Most heart attacks are the result of coronary heart disease, a condition that clogs coronary arteries with fatty, calcified plaques. In the early 1980s, researchers confirmed that the immediate cause of nearly all heart attacks is not the obstructive plaque itself. Instead, it's the sudden formation of a blood clot on top of plaque that cuts off blood flow in an already narrowed blood vessel.
The step-by-step process that leads to heart attack is not fully understood. Major risk factors, though, are well-known, and some can be controlled. Of these, the main ones are high blood pressure, high cholesterol, obesity, smoking, diabetes and a sedentary lifestyle. Stress may also raise the risk, and exertion and excitement can act as triggers for an attack. Another important risk factor is family history. A family history of heart disease can increase the risk in both men and women at earlier ages.
I had my first heart attack 26 years ago, when I was 52. I was very active
then, sometimes jogging and often walking long distances. But I was also on the
congressional staff in Washington, and the day leading up to the attack was
even more hectic than usual. My boss was introducing major legislation, and I
had crafted an important floor speech. I didn’t have time for regular meals and
ate a huge cheeseburger for dinner, then smoked three or four cigarettes.
It happened about 3 in the morning...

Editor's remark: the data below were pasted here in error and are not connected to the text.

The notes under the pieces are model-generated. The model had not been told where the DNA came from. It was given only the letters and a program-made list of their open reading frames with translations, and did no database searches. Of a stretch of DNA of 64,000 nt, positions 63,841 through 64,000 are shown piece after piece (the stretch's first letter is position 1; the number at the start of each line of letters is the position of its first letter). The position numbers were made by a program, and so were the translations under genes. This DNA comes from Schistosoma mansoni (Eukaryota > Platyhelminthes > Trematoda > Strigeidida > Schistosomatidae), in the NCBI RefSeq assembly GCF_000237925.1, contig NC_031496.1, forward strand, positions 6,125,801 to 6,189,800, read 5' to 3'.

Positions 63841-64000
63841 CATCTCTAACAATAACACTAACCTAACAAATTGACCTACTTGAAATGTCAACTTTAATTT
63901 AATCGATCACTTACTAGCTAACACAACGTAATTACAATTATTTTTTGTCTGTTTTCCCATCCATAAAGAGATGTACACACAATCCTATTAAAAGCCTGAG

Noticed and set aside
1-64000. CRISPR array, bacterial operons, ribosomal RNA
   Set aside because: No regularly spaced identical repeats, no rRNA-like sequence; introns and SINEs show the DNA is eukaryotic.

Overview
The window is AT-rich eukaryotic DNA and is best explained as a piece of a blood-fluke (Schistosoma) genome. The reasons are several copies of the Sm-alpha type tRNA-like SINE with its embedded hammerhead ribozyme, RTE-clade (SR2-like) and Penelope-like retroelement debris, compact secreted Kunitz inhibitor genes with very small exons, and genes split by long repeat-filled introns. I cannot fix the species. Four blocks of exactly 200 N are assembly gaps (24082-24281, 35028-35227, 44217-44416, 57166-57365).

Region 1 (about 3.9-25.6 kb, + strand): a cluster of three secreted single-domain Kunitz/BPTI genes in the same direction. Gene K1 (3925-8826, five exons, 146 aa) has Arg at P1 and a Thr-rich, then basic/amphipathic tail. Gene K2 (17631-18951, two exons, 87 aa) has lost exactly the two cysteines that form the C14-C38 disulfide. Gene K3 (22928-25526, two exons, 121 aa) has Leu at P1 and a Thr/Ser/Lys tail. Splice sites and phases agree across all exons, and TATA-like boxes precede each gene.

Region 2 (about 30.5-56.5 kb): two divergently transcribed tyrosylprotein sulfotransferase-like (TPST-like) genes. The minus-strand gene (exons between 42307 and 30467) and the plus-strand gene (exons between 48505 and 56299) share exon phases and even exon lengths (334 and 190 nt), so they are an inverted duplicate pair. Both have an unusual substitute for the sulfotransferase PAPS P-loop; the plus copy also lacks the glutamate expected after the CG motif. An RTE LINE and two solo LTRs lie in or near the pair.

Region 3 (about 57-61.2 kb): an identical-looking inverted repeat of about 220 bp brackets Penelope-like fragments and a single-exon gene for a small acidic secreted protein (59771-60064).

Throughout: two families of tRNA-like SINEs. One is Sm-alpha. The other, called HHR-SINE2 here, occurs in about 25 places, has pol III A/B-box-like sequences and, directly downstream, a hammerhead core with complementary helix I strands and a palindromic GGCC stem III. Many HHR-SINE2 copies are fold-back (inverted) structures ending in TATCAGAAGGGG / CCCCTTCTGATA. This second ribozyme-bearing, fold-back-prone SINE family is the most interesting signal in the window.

Men over the age of 50 with a family history of heart disease are predisposed to heart attack. High levels of estrogen are thought to protect premenopausal women fairly well, but the risk of heart attack increases significantly after menopause.
Heart Attack Diagnosis
A cardiologist, or heart specialist, relies on various tests to diagnose a heart attack. These tests can also identify sites of blockage as well as tissue damage.
Monitoring the heart's electrical activity together with blood tests provides data for an initial assessment of the patient's condition. Images of the heart and coronary arteries done with angiograms and radioisotope scans locate specific areas of damage and blockage. Ultrasound tests called echocardiograms evaluate the heart's function. With such data, the doctor can decide on proper treatment as well as anticipate potential complications.
Heart Attack Treatment
A heart attack is a medical emergency. It must be quickly addressed by conventional medicine. At this point, alternative medicine cannot compete with standard drug therapy and surgical treatments. Alternative medicine may at other times, though, make valuable contributions to heart attack prevention and recovery.
Conventional Response to a Heart Attack
Heart attack victims are usually hospitalized in special coronary care units (CCU) for at least 36 hours. Standard drug therapy includes: